Welcome to a brand new module of Beyond the Bootcamp! This is probably one of my favorite topics as it has a lot of different direct applications to speed up applications efficiently by leveraging computer hardware. Let’s get started!
As a 10,000 foot overview, we’ll be covering:
Don’t worry if you’re not familiar with a lot…
Welcome back to this week’s edition of Beyond the Bootcamp!
Today, we’ll take a look at how garbage collection can still result in memory leaks.
Recall in last week’s edition that we learned that garbage collection is the process in which the programming language tracks what pieces of memory a program is referencing. Once the program is no longer making reference to a particular piece of memory, the language’s garbage collector frees that piece of memory so that the program can reuse that memory address if necessary. While this sounds like a nice scheme, how can this go wrong?
Welcome back to another edition of Beyond the Bootcamp!
Today, we’re going to take a look at how the software side interfaces with memory. We’ll quickly review what the hardware side looks like then jump right into how programming languages like Java or Ruby deal with memory.
Recall the diagram from the first edition of this module:
Welcome back to the second edition of the Beyond the Bootcamp memory module!
Last week, we talked about how what caches were along with what spatial and temporal locality were. Let’s take a look at an example where not using spatial locality really hurts performance!
Recall that if we want to represent a grid, we can use an array of arrays to do so. In languages such as Java we would represent a grid as such:
Pictorially, we can represent this as so:
Welcome to the second module of Beyond the Bootcamp!
In today’s edition, we’ll go through a high level overview of what computer memory is and why it’s important to understand how computers utilize memory so we can write better programs.
Welcome to the first edition of Bits & Bytes on Medium! As I’ve stated in the email, I’m going to be migrating previous editions of the newsletter to this platform so it’s easier to search for editions you might have missed :).
In our last edition of Beyond the Bootcamp, we took a look at bit sets and learned how we could leverage them to save on a nearly 97% reduction of space. Today, to solidify our understanding, we’re going to take a look at code samples to see how much space we’re using to solve problems. …
Before we get into the meat of the content today, if you want to connect on a 1:1 consultation session about making the switch into software, resume reviews, or anything related to software engineering, I’m starting to open up 30 minute slots on Calendly free of charge! Click here to sign up!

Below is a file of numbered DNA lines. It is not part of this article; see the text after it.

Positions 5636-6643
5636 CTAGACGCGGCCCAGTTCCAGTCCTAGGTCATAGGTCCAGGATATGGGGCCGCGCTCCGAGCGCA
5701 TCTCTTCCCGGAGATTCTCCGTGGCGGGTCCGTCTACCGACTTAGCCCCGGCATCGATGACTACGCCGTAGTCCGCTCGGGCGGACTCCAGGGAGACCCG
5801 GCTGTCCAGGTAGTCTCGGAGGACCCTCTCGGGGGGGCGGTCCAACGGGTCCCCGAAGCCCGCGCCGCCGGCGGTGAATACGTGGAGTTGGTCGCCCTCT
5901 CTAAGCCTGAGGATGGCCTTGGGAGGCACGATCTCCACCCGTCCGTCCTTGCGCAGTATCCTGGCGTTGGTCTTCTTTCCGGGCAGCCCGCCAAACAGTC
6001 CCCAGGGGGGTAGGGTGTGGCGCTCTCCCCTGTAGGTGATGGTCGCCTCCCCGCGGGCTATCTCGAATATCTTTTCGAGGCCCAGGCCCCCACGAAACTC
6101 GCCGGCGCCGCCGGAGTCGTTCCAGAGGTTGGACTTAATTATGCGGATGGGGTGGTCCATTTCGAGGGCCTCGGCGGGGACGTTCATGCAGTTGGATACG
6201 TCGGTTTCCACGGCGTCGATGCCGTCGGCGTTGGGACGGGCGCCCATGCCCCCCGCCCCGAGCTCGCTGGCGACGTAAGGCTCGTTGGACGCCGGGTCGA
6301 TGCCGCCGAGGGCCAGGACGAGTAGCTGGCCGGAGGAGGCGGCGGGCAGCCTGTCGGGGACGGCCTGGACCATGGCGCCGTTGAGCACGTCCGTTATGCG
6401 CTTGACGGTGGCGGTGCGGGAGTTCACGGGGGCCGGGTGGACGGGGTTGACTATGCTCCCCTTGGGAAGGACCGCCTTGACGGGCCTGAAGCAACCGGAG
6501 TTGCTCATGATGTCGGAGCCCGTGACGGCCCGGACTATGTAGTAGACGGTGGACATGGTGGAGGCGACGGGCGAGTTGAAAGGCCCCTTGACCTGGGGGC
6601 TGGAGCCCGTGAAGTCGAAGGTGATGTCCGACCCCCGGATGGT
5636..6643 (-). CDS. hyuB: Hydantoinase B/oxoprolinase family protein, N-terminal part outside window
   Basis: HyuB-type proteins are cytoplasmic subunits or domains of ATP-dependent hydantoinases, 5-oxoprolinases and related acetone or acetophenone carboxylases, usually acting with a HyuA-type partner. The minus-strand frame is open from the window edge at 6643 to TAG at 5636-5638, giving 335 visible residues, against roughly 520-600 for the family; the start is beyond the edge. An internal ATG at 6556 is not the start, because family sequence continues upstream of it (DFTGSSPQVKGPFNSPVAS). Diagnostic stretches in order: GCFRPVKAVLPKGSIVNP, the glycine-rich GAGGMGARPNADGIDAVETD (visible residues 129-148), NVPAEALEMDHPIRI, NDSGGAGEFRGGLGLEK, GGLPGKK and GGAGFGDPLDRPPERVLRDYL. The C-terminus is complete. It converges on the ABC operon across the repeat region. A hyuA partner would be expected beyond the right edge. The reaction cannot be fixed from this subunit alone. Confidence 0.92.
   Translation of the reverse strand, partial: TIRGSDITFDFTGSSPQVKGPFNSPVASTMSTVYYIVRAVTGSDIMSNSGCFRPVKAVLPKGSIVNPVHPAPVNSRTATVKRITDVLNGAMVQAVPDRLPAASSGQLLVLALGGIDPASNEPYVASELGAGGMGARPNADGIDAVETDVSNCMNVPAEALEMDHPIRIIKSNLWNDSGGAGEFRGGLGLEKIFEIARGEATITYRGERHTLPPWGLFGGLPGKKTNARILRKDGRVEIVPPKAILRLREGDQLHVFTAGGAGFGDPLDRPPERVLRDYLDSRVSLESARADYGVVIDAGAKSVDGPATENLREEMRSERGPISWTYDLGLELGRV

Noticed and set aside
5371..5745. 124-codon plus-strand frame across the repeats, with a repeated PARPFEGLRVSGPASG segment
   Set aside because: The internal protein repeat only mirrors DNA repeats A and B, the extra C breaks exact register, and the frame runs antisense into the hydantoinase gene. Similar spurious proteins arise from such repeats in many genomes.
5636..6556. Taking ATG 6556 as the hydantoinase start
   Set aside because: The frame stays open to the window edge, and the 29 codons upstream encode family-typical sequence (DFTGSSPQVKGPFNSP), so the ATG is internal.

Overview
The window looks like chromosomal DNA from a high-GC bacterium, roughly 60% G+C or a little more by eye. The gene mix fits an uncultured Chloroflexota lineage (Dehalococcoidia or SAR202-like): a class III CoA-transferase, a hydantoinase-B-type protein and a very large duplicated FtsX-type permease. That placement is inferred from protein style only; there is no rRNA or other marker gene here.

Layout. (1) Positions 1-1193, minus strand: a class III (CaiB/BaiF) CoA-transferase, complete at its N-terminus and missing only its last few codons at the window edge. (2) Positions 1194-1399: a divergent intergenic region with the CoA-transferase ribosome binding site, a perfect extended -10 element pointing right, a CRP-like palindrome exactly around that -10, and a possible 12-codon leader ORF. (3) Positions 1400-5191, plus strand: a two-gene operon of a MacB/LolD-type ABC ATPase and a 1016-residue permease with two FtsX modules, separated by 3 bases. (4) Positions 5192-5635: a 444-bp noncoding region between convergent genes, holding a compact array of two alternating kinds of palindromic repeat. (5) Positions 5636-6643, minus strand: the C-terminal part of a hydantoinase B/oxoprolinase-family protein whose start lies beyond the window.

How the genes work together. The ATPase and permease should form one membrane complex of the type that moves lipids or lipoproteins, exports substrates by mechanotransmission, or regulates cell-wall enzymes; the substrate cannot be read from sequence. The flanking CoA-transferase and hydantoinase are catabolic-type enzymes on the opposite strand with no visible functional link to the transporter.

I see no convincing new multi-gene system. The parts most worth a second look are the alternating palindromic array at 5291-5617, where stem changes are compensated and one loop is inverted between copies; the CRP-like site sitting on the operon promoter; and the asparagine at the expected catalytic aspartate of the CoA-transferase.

Today, we’re going to motivate ourselves as to why we would want to use a bitset and the space savings we can get. Let’s jump into it!
Before we talk about what a bitset is, let’s take a step back to make sure we’re on the same page…
Since the creation of
null in the 1960s by Tony Hoare,
null or some form of it whether it be
None, has crept its way into many languages today as a convenient way to signify a non-existent object. In doing so, it has caused problems from making developers pull their hair out trying to track down a
null reference, to even taking systems in production down.
Take for example the following snippet:
Excluding the DAO being null, there are three points of failure just from null in this snippet:
Longis not a primitive,
This is an article part of the It’s not just about a paycheck: Exploring the 4 important aspects of a software engineering job series.
As a college student or a new graduate, you may not know what kind of work you like. And that’s perfectly okay! Ideally, you’d try getting a taste of what you like through the sample platter of computer science electives at school, but even that isn’t always representative of what it’s like to work with those technologies on the job.
This is an article part of the It’s not just about the money: Exploring the 4 important aspects of a software engineering job series.
Let’s face it, many of us strive to be software engineers because we want to make a difference in the world. It’s important to be aware that impact is different at every company.
At large companies like Google, Microsoft, Facebook, and Amazon, it’s true that code changes that you make have the potential to affect millions of people, but what about the impact on the company as a whole? …